Exploring the model pane in Power BI Desktop: A Hands-on guide

Note - The new model explorer is currently in preview as part of Power BI Desktop October 2023 release. 
To enable the preview feature go to File -> Options and settings -> Options -> Preview features and enable "Model explorer and Calculation group authoring"

The Model Pane feature is showcased here as part of Power BI Desktop's October 2023 release.

Power BI October 2023 Feature Summary | Microsoft Power BI Blog | Microsoft Power BI

The Model Pane in Power BI Desktop provides a clear view of the objects within your semantic model. It organizes different model objects in a way that makes it easy to navigate and work with all objects within your model. This article will explore the various features of the Model Pane. It will highlight how it helps you to interact with your semantic model and author objects like relationships and calculation groups. By exploring the Model Pane, we’ll see how it makes data model authoring simpler and more efficient in Power BI Desktop.

At the time of writing, objects available in the Model Pane are:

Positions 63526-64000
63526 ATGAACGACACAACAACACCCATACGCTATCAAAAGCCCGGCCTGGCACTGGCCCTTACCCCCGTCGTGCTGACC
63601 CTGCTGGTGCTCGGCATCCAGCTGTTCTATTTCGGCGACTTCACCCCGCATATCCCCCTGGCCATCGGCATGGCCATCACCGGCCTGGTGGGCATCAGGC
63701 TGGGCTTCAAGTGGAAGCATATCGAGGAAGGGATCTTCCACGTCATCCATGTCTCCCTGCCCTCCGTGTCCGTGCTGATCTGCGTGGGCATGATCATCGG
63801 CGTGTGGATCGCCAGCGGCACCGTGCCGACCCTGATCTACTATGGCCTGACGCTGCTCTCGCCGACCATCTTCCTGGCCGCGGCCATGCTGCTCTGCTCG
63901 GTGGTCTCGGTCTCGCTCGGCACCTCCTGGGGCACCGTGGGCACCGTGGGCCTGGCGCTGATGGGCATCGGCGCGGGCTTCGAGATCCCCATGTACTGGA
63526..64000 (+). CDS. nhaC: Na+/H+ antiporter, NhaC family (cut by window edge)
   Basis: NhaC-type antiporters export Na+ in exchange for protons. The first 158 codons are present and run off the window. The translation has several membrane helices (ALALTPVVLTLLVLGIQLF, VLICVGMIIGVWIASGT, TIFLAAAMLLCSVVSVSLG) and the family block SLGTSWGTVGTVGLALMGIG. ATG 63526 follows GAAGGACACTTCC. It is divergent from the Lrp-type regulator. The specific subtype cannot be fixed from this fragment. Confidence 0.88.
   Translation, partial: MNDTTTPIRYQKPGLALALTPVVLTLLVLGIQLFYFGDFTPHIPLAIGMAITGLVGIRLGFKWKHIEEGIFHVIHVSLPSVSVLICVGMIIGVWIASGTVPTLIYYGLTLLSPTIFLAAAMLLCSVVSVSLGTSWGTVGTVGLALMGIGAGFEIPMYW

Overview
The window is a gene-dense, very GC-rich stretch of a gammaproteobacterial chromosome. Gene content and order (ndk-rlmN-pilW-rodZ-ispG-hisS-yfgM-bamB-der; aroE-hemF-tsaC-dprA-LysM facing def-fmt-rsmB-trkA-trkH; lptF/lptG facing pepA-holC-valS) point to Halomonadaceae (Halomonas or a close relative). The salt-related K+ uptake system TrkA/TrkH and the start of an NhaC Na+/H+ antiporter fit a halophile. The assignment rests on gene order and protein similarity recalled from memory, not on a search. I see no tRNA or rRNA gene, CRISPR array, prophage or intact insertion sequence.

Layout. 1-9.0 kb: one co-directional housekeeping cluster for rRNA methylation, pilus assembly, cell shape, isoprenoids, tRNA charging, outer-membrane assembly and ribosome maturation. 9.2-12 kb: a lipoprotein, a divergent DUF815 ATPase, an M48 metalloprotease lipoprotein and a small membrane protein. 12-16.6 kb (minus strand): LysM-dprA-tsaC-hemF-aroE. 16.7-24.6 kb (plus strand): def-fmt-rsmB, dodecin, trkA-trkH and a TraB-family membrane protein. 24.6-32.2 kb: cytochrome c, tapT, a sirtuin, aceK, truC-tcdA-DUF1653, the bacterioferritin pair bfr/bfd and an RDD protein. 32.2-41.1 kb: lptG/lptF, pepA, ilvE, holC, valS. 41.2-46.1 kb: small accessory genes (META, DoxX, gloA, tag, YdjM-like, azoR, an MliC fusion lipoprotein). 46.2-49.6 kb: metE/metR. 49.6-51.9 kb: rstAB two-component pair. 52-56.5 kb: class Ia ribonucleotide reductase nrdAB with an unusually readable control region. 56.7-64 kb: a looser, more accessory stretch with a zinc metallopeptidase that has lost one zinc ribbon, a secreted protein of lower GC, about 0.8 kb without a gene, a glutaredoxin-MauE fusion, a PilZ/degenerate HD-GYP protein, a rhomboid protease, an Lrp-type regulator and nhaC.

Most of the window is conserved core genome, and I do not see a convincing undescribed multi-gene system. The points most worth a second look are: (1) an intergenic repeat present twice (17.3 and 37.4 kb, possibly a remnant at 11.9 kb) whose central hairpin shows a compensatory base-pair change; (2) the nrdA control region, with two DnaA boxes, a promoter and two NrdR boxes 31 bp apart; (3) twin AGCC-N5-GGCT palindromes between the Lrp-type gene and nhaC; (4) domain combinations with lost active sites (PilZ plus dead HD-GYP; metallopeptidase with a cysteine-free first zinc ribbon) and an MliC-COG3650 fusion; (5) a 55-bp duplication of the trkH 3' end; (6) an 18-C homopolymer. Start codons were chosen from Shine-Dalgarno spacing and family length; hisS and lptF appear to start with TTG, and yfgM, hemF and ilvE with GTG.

• Semantic model
    • Calculation groups
      • Calculation group
      • Calculation item
  • Cultures *
  • Measures
  • Perspectives *
  • Relationships
  • Roles
  • Tables
    • Columns
    • Hierarchies
    • Measures
    • Partitions *

* Can’t be authored in Power BI Desktop

Semantic model

The semantic model is the root level of what was previously called a Power BI dataset. The term semantic model was first introduced in Power BI in the October release of Power BI Desktop as part of preview of the new model explorer.

However, the word semantic model is not new in any way but has been around since the 70s. Basically, it has a broader meaning than just a simple dataset. A semantic model is the idea of having a layer that acts as a bridge between the physical data storage and the end application or users.